Source: Charles Platiau/Reuters
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  • According to a survey by KPMG, the level of confidence among bosses of the world’s biggest companies is back to pre-pandemic heights
  • KPMG surveyed 1325 chief executives of businesses with annual revenues exceeding US$500 million (A$684 million)
  • Around 60 per cent were confident about the global economy over the next three years, up from 42 per cent in a similar survey earlier this year
  • Almost nine out of 10 senior executives said they were seeking takeover deals within the next three years
  • Nearly 80 per cent also said a proposed global minimum tax system was of “significant concern”

According to a survey by KPMG, the level of confidence among bosses of the world’s biggest companies is back to pre-pandemic heights, with many contemplating new acquisitions to further drive growth.

Between June 29 and August 6, the professional services firm surveyed 1325 chief executives of businesses with annual revenues exceeding US$500 million (A$684 million) across Australia, Canada, China, France, Germany, India, Italy, Japan, Spain, Britain and the United States.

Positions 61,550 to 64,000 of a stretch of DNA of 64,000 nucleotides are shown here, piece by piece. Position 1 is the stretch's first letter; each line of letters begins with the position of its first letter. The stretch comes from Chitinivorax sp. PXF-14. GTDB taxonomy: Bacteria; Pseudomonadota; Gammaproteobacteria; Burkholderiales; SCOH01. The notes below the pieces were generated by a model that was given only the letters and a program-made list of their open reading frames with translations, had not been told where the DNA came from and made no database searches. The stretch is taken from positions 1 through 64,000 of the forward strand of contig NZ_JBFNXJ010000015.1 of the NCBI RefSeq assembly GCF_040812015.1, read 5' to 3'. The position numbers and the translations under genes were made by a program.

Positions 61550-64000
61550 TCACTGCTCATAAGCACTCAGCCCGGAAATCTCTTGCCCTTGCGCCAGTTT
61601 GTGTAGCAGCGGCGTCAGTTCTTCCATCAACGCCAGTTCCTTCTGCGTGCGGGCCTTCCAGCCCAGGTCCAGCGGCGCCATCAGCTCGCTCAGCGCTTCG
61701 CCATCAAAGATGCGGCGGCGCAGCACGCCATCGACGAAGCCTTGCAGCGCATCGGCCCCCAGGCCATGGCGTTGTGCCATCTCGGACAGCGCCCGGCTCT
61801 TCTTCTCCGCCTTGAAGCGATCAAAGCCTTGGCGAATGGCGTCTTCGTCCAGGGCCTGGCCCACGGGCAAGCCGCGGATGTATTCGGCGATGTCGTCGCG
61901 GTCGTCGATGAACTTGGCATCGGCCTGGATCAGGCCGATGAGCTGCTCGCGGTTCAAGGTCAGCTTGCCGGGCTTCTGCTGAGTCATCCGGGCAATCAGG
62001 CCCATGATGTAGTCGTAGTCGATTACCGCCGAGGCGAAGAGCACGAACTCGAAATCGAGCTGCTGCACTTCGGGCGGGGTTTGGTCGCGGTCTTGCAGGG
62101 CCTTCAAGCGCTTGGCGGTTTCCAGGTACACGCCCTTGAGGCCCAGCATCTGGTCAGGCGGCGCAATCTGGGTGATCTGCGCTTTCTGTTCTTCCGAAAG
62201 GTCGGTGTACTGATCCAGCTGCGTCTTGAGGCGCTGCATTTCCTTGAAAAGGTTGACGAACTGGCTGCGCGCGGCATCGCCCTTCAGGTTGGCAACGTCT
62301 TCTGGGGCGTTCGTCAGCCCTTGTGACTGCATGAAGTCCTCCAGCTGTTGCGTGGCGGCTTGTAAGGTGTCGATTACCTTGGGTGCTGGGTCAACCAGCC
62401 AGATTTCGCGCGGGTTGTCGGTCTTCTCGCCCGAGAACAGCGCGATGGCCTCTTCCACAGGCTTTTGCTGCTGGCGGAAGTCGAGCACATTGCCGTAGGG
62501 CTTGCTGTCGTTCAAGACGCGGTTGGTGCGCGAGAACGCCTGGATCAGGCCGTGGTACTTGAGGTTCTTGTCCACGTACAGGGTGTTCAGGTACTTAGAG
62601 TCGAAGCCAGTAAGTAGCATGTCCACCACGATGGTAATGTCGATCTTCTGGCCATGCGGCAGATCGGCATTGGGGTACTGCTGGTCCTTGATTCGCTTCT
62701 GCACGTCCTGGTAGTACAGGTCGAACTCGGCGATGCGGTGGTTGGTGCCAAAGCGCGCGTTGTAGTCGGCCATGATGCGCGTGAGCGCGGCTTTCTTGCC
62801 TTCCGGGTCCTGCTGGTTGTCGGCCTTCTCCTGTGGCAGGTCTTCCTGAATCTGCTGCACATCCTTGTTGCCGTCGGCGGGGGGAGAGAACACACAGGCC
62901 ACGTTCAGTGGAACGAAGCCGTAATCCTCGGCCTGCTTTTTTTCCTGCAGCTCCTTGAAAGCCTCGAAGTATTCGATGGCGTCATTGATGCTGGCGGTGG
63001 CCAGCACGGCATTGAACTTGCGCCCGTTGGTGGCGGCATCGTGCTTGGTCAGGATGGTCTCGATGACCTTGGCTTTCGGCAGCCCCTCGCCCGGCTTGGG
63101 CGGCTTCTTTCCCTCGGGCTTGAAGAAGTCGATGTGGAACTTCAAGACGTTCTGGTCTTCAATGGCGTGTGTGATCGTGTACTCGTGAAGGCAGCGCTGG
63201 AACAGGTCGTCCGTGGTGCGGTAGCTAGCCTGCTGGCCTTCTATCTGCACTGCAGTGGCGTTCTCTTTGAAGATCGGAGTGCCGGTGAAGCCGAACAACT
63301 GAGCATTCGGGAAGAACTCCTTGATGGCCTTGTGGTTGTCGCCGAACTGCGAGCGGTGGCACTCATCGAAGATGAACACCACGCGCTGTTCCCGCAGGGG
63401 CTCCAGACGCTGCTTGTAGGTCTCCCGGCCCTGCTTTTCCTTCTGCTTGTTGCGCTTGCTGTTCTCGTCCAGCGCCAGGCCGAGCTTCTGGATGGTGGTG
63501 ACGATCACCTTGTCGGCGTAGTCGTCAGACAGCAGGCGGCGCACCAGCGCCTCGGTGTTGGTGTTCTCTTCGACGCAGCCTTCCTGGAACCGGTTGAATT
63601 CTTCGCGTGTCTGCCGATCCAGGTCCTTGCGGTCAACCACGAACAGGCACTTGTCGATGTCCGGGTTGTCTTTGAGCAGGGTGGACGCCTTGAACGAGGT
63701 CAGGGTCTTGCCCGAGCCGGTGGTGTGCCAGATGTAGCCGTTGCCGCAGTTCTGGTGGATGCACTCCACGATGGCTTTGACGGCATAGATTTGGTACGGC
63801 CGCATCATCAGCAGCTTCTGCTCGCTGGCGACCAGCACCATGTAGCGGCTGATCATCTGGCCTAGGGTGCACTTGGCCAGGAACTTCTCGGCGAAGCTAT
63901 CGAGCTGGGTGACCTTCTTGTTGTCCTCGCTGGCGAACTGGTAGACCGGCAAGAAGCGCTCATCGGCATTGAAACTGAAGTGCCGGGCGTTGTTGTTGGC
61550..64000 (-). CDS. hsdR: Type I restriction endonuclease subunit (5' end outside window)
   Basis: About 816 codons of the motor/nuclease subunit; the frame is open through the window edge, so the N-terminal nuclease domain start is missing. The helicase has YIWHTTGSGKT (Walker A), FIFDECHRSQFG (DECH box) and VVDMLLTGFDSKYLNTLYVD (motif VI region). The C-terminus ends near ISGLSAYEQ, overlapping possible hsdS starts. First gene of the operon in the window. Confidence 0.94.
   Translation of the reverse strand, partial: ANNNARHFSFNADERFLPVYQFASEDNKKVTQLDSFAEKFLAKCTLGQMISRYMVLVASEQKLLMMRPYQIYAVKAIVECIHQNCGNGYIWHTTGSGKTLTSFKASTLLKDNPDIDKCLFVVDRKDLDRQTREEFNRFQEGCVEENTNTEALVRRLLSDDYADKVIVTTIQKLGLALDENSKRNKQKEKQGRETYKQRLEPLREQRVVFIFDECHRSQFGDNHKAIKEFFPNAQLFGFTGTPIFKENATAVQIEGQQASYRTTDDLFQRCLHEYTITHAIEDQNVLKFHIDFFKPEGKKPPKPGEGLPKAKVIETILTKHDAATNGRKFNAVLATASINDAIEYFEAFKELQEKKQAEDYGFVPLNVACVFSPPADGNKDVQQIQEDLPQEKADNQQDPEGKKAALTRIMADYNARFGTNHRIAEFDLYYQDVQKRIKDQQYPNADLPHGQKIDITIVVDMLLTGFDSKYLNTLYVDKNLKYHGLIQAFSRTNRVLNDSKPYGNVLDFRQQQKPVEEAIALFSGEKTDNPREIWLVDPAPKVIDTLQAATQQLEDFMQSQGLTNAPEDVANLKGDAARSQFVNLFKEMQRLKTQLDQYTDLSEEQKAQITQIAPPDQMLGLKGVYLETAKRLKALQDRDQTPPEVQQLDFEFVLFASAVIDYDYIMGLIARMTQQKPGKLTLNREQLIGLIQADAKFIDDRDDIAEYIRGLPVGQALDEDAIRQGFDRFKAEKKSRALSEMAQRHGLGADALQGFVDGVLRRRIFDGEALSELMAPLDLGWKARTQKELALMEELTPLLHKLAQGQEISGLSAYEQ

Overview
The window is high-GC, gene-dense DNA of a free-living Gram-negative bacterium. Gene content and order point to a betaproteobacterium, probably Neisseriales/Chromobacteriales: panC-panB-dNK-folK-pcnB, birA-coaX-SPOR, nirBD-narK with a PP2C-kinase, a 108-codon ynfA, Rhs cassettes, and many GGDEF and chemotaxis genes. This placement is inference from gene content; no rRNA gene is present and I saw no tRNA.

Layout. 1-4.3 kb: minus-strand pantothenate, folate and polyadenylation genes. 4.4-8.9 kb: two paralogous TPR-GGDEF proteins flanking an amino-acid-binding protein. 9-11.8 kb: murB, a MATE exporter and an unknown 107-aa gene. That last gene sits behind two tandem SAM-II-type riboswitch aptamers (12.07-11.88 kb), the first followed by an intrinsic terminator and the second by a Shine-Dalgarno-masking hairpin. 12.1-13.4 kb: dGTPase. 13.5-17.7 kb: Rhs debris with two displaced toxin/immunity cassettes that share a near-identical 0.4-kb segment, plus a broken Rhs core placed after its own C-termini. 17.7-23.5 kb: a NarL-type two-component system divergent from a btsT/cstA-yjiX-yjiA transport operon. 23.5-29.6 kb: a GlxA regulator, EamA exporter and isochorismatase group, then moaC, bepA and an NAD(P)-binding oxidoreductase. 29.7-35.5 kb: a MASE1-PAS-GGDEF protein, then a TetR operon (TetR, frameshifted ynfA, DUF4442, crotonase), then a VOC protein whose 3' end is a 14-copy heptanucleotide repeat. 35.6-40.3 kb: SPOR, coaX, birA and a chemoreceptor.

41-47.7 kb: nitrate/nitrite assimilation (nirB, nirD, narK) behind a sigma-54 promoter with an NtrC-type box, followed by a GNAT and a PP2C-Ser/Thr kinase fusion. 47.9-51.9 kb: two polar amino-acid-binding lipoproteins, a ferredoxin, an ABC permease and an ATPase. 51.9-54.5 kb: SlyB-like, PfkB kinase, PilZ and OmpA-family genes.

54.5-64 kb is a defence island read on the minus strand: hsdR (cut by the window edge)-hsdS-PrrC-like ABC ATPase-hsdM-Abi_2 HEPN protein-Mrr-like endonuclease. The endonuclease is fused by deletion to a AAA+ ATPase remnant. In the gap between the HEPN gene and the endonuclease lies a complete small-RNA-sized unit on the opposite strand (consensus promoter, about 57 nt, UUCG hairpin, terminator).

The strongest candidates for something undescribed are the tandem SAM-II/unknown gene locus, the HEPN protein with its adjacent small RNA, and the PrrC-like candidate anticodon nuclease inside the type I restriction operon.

While a significant degree of uncertainty remains due to the Delta strain of COVID-19, around 60 per cent of respondents were confident about the global economy over the next three years, up from 42 per cent in a similar survey earlier this year.

Almost nine out of 10 senior executives said they were seeking takeover deals within the next three years.

“Despite the continued uncertainty around the pandemic, CEOs are increasingly confident that the global economy is coming back strong,” said Bill Thomas, KPMG’s global chairman and chief executive.

The majority of CEOs saw cyber crime, climate change and supply chain risks as the biggest threats to growth, with more than half claiming their supply chains had come under pressure as a result of the pandemic.

Nearly 80 per cent also said a proposed global minimum tax system was of “significant concern” regarding their growth objectives.

Contrary to August last year, when more than two thirds of those surveyed said they planned to cut their office space, just 21 per cent in the new survey said they intended to downsize.

Almost 40 per cent had implemented a hybrid work model for staff, with most employees working remotely two or three days a week.

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